Renewable Energy and Appropriate Technology
CREATE! will continue to employ its considerable expertise in appropriate technology to improve renewable energy infrastructure while empowering community members to take sustainable climate action through use of:
Renewable solar energy to power pumps in renovated wells to irrigate community gardens
Improved cookstoves that use sixty-seventy percent less fuelwood and protect West Africa’s depleted forests and savannah
Rehabilitate wells and solar-powered pumps
From Improved Cookstoves to Solar-Powered Pumps: Finding Appropriate Technologies for Renewable Energy
Our clay-sand improved cookstoves are the primary way that communities take part in CREATE!’s renewable energy sector, in combination with other appropriate technologies such as solar-powered pumps for wells. CREATE! is addressing these problems in Senegal through an integrated approach to energy conservation: the use of sustainably-designed and technologically appropriate improved cookstoves.
Clay-sand improved cookstoves are completely free to build using all local materials: clay, sand, dry grass, and water. CREATE! technicians teach members of the community how to build the stoves, particularly the women, encouraging them to teach others and spread the technology throughout Senegal’s villages. The improved cookstoves enable women to prepare meals using their usual methods and pots more safely and efficiently than on traditional open fires.
Because improved cookstoves reduce firewood consumption by 60-70%, community members are helping to reduce deforestation. Women are also saving money, as they no longer have to purchase as much additional firewood from vendors to meet their cooking needs. Using solar-powered pumps to bring water up from their wells, women are able to not only grow food in their gardens more productively, but they also have access to enough water too cook with and provide to their families for drinking.
Taking Advantage of the Desert Sun
In rural Senegal, the sun is an abundant and important source of energy, whereas water is a scarce and critical resource that is difficult to get out of the ground. Most rural communities get their water from the expensive commercial water system, or use a bucket and pulley system to draw water from their wells by hand. This latter method is a labor-intensive and time-consuming task – usually performed by women – that can provide enough water to meet daily household needs but cannot provide the quantity of water needed to engage in dry-season crop cultivation. And while most people have access to the commercial water system, it is often cost-prohibitive for poorer communities in rural Senegal.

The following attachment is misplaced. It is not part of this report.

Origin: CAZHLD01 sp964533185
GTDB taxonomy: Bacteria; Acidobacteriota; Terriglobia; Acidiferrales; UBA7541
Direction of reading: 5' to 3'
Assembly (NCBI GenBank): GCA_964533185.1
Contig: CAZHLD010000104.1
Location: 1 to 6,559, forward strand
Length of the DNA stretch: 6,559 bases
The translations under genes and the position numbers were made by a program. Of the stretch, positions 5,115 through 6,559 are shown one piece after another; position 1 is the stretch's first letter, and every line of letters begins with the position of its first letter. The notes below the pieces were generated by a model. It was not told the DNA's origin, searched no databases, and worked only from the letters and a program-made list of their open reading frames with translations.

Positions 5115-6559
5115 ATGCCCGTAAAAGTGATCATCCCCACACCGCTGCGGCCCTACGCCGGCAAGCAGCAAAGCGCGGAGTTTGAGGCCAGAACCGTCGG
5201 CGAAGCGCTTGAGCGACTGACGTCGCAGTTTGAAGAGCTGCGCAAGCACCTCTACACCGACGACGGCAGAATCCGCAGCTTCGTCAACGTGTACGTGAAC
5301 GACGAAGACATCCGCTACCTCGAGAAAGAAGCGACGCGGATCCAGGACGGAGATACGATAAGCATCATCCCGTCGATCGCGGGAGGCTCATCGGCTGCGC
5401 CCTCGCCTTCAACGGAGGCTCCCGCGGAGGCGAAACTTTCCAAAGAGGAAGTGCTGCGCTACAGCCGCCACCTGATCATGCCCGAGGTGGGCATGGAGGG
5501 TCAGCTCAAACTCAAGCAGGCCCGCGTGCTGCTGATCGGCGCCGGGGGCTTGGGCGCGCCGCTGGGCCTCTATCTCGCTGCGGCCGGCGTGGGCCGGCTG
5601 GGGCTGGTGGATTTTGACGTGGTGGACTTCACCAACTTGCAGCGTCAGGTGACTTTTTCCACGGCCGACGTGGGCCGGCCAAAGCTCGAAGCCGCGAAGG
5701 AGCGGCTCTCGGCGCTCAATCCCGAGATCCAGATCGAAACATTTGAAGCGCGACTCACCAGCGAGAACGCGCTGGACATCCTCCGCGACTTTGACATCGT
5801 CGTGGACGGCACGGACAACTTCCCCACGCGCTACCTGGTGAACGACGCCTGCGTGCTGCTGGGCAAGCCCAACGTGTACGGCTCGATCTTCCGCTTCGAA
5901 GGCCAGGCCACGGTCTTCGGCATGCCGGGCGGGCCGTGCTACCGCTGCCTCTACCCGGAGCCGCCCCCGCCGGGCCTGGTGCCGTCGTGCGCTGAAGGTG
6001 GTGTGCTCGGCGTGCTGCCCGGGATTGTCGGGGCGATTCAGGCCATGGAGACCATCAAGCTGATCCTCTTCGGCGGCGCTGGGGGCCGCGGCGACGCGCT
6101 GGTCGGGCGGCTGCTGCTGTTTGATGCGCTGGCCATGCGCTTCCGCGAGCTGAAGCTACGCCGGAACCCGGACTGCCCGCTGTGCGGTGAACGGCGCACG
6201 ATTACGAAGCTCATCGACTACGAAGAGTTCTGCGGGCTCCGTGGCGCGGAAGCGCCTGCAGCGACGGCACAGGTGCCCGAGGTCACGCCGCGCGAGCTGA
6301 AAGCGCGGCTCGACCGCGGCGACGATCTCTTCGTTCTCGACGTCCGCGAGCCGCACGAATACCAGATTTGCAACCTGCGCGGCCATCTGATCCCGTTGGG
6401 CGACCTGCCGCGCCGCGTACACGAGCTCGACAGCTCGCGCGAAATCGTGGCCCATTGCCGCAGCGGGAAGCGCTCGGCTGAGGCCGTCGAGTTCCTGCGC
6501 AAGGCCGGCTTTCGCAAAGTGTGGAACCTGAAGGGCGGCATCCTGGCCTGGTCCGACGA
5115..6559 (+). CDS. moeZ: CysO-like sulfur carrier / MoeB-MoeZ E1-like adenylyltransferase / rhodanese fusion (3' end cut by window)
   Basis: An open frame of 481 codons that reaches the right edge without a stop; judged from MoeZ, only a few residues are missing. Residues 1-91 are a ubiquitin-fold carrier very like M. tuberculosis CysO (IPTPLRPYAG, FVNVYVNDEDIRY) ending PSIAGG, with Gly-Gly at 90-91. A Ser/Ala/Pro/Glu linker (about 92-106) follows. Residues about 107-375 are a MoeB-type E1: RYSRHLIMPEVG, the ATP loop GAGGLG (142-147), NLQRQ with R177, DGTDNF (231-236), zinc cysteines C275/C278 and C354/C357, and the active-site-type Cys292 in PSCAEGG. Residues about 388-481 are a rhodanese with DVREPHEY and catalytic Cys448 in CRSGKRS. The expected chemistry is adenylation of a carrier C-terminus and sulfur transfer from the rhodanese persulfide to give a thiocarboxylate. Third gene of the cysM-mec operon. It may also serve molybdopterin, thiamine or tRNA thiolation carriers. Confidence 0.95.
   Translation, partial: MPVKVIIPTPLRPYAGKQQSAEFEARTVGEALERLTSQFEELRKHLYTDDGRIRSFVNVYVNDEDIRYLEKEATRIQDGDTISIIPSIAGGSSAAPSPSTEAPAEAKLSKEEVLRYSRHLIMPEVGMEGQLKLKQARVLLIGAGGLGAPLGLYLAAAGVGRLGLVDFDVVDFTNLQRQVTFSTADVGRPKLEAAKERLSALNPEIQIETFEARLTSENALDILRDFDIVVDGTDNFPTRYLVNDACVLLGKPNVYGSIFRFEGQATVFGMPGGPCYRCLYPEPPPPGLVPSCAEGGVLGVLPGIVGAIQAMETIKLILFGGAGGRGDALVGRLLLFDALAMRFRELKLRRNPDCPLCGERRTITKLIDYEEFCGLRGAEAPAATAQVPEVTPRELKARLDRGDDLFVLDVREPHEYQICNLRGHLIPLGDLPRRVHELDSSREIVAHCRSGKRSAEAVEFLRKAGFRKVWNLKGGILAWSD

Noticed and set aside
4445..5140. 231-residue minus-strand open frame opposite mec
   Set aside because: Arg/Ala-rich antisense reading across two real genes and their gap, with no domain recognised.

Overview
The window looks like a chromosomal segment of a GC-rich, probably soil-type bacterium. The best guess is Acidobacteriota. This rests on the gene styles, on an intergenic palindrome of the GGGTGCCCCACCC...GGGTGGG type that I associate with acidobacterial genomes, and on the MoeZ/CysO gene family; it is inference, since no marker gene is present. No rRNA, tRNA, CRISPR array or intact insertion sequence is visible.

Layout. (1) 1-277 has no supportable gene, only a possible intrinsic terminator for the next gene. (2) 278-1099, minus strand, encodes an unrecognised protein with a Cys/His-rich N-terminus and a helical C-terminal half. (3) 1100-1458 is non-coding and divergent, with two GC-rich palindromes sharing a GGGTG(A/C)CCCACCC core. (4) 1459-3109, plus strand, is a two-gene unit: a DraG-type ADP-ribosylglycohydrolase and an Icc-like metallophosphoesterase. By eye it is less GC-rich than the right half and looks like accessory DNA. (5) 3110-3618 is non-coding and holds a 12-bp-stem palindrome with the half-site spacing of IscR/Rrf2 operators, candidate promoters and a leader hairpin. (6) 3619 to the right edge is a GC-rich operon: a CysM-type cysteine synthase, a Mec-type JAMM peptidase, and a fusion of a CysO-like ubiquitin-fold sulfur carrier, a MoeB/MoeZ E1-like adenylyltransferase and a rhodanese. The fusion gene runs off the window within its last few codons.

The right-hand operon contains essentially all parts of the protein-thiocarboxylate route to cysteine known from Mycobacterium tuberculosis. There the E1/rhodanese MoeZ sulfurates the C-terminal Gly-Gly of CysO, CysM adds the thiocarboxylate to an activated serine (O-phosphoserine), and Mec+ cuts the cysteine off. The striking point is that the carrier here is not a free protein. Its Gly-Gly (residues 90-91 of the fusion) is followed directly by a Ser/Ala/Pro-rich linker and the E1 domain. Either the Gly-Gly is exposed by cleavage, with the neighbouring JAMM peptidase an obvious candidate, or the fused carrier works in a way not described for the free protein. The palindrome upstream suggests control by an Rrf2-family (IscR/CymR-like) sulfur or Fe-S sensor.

A highly successful integration of two of CREATE!’s project sectors – water and renewable energy — CREATE! technicians install solar-powered pumping systems in rehabilitated wells in our partner communities to address this issue. These pumps bring water from communities’ wells, and into their 5,000-liter water reservoirs, providing an easily accessed and abundant source of fresh water and making year-round crop cultivation possible for the first time ever without the use of expensive and nonrenewable fossil fuels.
Additionally, CREATE! has long term goals to implement other renewable energy technologies in partner villages according to their needs, including solar powered lighting and water heating systems. CREATE! has already installed a passive solar water heater in the village of Gagnick Mack. This solar water heater provides hot water for births at the local community health center.
Renewable Energy With Tree Planting Campaigns
As part of CREATE!’s renewable energy sector, technicians also teach participants how to grow trees to help with reforestation, and train them on the importance of replenishing the natural resources that they use. Communities plant fruit and nut trees around their community gardens for shade and harvesting, as well as varieties of trees to be used for firewood and building materials. Some of these include papaya, flame trees, lemon trees, almond trees, acacia, mango, and beechwood.
With careful planning, community members plant thousands of seeds in little sachets early in the year, and monitor their growth until they can be planted as seedlings during the rainy season. Over the years, the trees mature and many produce nuts and fruit that will be harvested for food, and firewood that can be used in their improved cookstoves. Additionally, temperatures can be reduced by up to 10 degrees F under their shade, helping soil to retain more moisture, and providing some relief from the hot desert sun.